One thing that burst my bubble was watching one of my college apartment-mates slide into deep depression after reading very thick Calvinist tomes by J.I. Packer, R.C. Sproul, and Charles Spurgeon. When the content of books like those turned me off, I thought it was because of my rebellious spirit that I would eventually grow out of. But seeing my apartment-mate have a mental breakdown, I thought if that theology makes people lose their minds, it can’t be right. (We’ve actually reconnected over the past several years, and he’s now an amazing advocate for church abuse survivors.)
The real problem for culture warriors like Kevin DeYoung is when evangelical kids like me crack open the Bible, it’s impossible not to see them on the wrong side of the gospel narratives as the smug Bible teachers who consistently nitpicked Jesus. A straightforward reading of the gospels reveals Jesus’ nature to be subversive and anti-authoritarian. It just doesn’t land when you try to say that the Bible teachers who opposed Jesus were “rebelling” against God. They were fastidious about their personal holiness and stringently devoted to God’s honor. That’s why they handed Jesus over to be crucified, because they thought he was a blasphemer (like that unruly blogger lady from Dayton, Tennessee).
And then we see a similar dynamic in the battles the apostle Paul fought with those he called the “circumcision party.” Paul ferociously opposed any attempt to put a legalistic wet blanket on top of the gospel of God’s grace. The evangelical church needs to read Paul’s letter to the Galatians again and wonder if we have been “bewitched” the same way the Galatians were into adding socially conservative ideological circumcision marks to the gospel. It sure does seem like “Don’t be gay” is right up there with justification by faith for Kevin DeYoung and others like him.
It’s absolutely the case that we should seek to feed the spirit instead of the flesh, which is to say that we should live in a sacramental, imaginative way that relishes life (breath) instead of letting our lives degenerate into gluttonous, nervous consumption (meat). But the way that Paul talks about the spirit and the flesh makes it clear that the why of holiness is not authoritarian legalism; it’s pragmatic mysticism. Paul wants us to experience God’s glory with the full mystical intensity that he was able to experience. The more idols clutter our heart, the less we can taste the real glory.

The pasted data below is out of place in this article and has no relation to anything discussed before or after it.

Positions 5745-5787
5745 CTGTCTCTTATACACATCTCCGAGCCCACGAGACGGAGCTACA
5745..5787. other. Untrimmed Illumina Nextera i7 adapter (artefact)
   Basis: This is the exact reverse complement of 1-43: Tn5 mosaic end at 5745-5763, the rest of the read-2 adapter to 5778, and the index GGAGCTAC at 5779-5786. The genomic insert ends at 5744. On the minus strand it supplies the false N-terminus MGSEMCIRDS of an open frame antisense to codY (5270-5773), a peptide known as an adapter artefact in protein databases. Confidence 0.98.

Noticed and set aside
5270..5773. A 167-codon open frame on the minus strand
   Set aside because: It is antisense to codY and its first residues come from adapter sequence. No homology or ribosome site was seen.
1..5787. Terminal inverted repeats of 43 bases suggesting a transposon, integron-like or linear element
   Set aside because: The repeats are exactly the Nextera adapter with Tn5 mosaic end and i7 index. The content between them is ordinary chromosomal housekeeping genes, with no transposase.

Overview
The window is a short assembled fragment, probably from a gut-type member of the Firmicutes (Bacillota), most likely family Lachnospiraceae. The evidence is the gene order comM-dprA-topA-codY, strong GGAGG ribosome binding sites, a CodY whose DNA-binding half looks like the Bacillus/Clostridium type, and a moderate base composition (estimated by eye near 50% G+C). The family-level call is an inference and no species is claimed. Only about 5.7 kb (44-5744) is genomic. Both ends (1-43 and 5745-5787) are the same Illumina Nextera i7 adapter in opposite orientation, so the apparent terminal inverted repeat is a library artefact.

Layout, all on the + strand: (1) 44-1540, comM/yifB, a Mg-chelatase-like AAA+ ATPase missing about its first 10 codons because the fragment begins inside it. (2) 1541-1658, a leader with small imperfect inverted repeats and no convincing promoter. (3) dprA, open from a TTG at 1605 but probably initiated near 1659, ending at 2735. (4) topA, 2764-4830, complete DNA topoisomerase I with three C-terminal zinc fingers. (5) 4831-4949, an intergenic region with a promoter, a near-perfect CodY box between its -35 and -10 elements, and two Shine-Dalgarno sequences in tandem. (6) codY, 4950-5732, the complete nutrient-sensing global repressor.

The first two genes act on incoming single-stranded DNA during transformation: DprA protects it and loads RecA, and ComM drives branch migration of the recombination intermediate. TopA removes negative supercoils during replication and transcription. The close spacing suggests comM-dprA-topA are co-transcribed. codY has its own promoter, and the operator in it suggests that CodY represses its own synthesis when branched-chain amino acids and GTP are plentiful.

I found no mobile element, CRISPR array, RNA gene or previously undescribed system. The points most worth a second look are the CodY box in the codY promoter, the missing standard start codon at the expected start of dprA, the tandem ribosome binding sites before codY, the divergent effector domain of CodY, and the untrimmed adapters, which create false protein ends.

Regardless, hypervigilance about moral purity is not how people live when they truly experience themselves to be under God’s grace. To live under grace is to relax, to have a lifestyle of shabbat. Somehow we decided to scorn shabbat by applying our feverishly capitalist Protestant work ethic to “holiness.” When what justifies us is correct doctrine confirmed by morally stringent living, rather than the blood that is offered only as a gift, then we drive ourselves into the ground with hypervigilance instead of becoming children whose trust in our father’s perfect mercy lets us live in his kingdom. The gospel is so simple and so incredibly difficult for neurotic overachieving white capitalists to submit to: just accept God’s mercy and become it for the world.
When we turn the gospel into knowledge of good and evil instead of mercy, we are playing the part of Lucifer in Genesis 3. We need to take another look at the Eden story. Instead of focusing solely on Adam and Eve’s disobedience, we need to pay attention to the exact description of the fruit that does so much damage to them. That fruit of knowledge of good and evil is being sliced up and passed around instead of God’s grace by Lucifers in pulpits at evangelical megachurches throughout our country right now. When knowledge of good and evil replaces the visceral experience of God’s grace as the unstated goal of discipleship, the church is damned.